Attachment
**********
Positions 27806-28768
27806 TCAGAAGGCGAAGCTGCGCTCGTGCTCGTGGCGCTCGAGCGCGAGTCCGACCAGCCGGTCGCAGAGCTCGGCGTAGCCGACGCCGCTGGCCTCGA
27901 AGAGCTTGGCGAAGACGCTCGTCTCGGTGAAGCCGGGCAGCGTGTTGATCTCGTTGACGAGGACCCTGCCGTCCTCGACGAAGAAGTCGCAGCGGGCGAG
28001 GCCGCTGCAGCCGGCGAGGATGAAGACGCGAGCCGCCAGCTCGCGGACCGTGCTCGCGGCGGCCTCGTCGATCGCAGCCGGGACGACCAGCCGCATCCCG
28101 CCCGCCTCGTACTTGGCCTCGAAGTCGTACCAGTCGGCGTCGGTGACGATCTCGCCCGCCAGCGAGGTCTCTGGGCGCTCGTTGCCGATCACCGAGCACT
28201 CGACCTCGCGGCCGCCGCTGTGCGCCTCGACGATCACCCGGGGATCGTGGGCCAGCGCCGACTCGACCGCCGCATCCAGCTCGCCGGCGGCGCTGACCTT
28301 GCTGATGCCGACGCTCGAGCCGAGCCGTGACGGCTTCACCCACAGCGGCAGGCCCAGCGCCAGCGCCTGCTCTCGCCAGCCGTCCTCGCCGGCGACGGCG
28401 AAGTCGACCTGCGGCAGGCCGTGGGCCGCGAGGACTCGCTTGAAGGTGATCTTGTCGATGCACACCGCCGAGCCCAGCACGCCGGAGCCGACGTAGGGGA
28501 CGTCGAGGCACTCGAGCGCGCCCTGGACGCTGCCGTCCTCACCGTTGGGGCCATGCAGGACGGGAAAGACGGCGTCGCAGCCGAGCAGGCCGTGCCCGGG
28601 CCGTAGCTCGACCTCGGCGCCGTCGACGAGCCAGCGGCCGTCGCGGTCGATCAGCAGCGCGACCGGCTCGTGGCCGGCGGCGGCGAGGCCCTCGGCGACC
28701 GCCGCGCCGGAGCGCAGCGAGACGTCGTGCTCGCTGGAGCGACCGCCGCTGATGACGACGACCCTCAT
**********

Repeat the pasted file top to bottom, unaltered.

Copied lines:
Positions 27806-28768
27806 TCAGAAGGCGAAGCTGCGCTCGTGCTCGTGGCGCTCGAGCGCGAGTCCGACCAGCCGGTCGCAGAGCTCGGCGTAGCCGACGCCGCTGGCCTCGA
27901 AGAGCTTGGCGAAGACGCTCGTCTCGGTGAAGCCGGGCAGCGTGTTGATCTCGTTGACGAGGACCCTGCCGTCCTCGACGAAGAAGTCGCAGCGGGCGAG
28001 GCCGCTGCAGCCGGCGAGGATGAAGACGCGAGCCGCCAGCTCGCGGACCGTGCTCGCGGCGGCCTCGTCGATCGCAGCCGGGACGACCAGCCGCATCCCG
28101 CCCGCCTCGTACTTGGCCTCGAAGTCGTACCAGTCGGCGTCGGTGACGATCTCGCCCGCCAGCGAGGTCTCTGGGCGCTCGTTGCCGATCACCGAGCACT
28201 CGACCTCGCGGCCGCCGCTGTGCGCCTCGACGATCACCCGGGGATCGTGGGCCAGCGCCGACTCGACCGCCGCATCCAGCTCGCCGGCGGCGCTGACCTT
28301 GCTGATGCCGACGCTCGAGCCGAGCCGTGACGGCTTCACCCACAGCGGCAGGCCCAGCGCCAGCGCCTGCTCTCGCCAGCCGTCCTCGCCGGCGACGGCG
28401 AAGTCGACCTGCGGCAGGCCGTGGGCCGCGAGGACTCGCTTGAAGGTGATCTTGTCGATGCACACCGCCGAGCCCAGCACGCCGGAGCCGACGTAGGGGA
28501 CGTCGAGGCACTCGAGCGCGCCCTGGACGCTGCCGTCCTCACCGTTGGGGCCATGCAGGACGGGAAAGACGGCGTCGCAGCCGAGCAGGCCGTGCCCGGG
28601 CCGTAGCTCGACCTCGGCGCCGTCGACGAGCCAGCGGCCGTCGCGGTCGATCAGCAGCGCGACCGGCTCGTGGCCGGCGGCGGCGAGGCCCTCGGCGACC
28701 GCCGCGCCGGAGCGCAGCGAGACGTCGTGCTCGCTGGAGCGACCGCCGCTGATGACGACGACCCTCAT